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Brainstorm: Generative AI - The end of human creativity?

By Johan Steyn, April 2023

OpenAI’s ChatGPT and DALLE have taken the world by storm. Other such platforms have also entered the race for AI dominance: NVIDIA's GauGAN, Google's DeepDream and Cristóbal Valenzuela's RunwayML are some of the prominent contenders.

In contrast to other forms of AI that rely on pre-existing datasets, generative AI models use algorithms to produce new data based on patterns and rules learnt from large data collections. Because they rely on deep learning methods like neural networks, such models can generate synthetic data that closely resembles the underlying patterns and structures of the actual data.

The lightning-fast progress made in AI has sparked a discussion about the growing concern that technology could one day put an end to human creativity. Will it be able to eradicate the need for human involvement in the arts, music, and writing?

AI is capable of generating art that appears to have been crafted by a human artist. It’s able to make music that is virtually indistinguishable from that produced by musicians. This indicates that there is a possibility that the requirement for human ingenuity in certain domains could one day be rendered unnecessary.

And technology will get better at imitating human creativity in increasingly sophisticated ways. AI has the capacity to think of novel thoughts and concepts that have not been considered by humans in the past. This could result in people – rather than coming up with their own original concepts – only implementing the ideas that are generated by AI.

Of concern is that generative AI could produce only standardised artistic expression. It may eventually confine human innovation to the realm of what it thinks to be acceptable or popular. It’s possible that this will result in a world in which all writing, art, and music is identical in appearance and sound.

The history of humans as tool creators spans millions of years, beginning with the earliest human ancestors who used simple stone tools for basic tasks like cutting, scraping, and hammering. The Neolithic Revolution, which began around 10 000 BCE, saw the emergence of new types of tools and technologies, such as the plough, irrigation systems, and the wheel, which greatly improved the efficiency of agriculture and transportation.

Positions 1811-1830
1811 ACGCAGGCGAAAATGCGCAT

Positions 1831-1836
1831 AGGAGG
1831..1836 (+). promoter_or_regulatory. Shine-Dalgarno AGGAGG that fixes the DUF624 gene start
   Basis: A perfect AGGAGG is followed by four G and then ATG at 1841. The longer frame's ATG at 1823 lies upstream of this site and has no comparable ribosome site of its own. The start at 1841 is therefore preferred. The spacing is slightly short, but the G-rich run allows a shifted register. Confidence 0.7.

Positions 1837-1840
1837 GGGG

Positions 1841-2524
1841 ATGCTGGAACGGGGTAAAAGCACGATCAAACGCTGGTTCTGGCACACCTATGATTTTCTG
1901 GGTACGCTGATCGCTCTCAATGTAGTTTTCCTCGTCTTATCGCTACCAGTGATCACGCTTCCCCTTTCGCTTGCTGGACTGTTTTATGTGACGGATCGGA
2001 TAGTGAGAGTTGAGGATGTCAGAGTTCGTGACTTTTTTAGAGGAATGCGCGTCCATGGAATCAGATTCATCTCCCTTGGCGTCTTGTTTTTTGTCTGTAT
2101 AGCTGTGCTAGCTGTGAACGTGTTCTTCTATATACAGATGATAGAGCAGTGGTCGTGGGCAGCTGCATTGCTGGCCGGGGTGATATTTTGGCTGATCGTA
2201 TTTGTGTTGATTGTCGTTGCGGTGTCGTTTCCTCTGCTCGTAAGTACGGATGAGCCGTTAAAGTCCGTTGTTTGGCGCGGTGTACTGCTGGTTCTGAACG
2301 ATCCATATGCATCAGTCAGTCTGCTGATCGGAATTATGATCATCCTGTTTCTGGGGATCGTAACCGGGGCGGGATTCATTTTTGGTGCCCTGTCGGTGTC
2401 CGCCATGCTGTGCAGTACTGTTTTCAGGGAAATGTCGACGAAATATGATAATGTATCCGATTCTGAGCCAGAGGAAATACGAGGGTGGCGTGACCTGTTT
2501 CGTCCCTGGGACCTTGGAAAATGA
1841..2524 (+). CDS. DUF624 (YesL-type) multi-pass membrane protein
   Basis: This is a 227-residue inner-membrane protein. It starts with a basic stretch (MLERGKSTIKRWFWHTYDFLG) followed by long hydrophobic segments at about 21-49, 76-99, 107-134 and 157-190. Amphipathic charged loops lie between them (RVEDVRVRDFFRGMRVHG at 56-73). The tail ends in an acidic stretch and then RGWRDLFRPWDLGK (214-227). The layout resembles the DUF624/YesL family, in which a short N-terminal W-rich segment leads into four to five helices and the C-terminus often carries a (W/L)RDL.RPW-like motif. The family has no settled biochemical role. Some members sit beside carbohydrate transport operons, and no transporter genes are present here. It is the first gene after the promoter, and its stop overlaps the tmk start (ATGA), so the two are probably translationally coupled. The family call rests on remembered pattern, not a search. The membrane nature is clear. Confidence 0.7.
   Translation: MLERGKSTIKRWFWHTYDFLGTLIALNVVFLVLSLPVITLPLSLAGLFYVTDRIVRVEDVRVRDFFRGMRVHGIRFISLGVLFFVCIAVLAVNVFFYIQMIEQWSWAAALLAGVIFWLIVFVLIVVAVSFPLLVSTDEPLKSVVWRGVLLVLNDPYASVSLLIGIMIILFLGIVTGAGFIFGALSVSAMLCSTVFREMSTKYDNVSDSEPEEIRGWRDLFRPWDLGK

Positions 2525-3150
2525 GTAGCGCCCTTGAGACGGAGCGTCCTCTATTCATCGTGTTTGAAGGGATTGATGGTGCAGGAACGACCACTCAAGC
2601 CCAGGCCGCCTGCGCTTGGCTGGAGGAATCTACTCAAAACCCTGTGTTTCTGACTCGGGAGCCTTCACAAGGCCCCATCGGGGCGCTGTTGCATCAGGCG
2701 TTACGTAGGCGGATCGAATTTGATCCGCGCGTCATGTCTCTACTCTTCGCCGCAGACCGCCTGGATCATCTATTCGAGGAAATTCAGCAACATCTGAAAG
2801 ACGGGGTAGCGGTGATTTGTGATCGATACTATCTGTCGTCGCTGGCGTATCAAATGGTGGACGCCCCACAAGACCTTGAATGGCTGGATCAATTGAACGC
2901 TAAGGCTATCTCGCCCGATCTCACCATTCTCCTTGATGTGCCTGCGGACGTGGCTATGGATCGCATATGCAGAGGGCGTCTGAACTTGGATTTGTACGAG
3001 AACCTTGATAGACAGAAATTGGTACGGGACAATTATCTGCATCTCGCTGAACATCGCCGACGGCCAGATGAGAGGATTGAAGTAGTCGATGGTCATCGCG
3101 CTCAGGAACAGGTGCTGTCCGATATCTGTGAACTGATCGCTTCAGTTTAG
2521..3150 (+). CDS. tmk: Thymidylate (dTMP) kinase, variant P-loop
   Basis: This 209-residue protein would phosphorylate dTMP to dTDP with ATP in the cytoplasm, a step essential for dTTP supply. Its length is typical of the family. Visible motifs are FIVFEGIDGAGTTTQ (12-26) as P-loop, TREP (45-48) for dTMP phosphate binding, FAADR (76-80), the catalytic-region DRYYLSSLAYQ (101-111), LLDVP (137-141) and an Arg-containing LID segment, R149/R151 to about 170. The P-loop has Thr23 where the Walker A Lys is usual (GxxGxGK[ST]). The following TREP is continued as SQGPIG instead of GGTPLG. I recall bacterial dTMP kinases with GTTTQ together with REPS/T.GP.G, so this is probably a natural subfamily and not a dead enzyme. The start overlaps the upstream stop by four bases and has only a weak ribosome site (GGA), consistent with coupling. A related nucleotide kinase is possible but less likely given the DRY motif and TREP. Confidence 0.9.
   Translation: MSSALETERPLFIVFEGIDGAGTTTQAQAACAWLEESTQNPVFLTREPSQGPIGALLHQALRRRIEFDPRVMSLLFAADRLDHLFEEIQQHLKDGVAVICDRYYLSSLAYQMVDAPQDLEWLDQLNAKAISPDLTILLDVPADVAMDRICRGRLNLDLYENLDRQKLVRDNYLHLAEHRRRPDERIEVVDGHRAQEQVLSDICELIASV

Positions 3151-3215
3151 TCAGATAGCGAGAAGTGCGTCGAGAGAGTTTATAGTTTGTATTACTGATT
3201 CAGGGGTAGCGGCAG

In recent years, we’ve witnessed the Industrial Revolutions, which catapulted the use of human-created tools and machinery to new heights. The history of human tool creation is a testament to our ingenuity and adaptability as a species, and a reminder of the power of technology to transform the world around us.

Technologist Nicholas Carr famously asked the question, ʻIs Google making us stupid?’ in his 2008 article in The Atlantic. As so many things that humans used to do are now automated, especially our cognitive skills in maths and language, we need to wonder if our brains are becoming weak just like the muscles of an athlete who is no longer in training.

In his seminal book, 21 Lessons for the 21st Century, historian Yuval Noah Harari writes that: “Humans are similar to other domesticated animals…We are now creating tame humans that produce enormous amounts of data and function as very efficient chips in a huge data-processing mechanism, but these data-cows hardly maximise the human potential.”

I wonder how the new era of generative technologies will impact our ability to use our brains, to remain creative and stay at the top of the dominant hierarchy of Earthdwelling species.

Rated as one of the top 50 global voices on AI by Swiss Cognitive, Prof. Johan Steyn is a member of the faculty of Woxsen University, a research fellow with Stellenbosch University and the founder of


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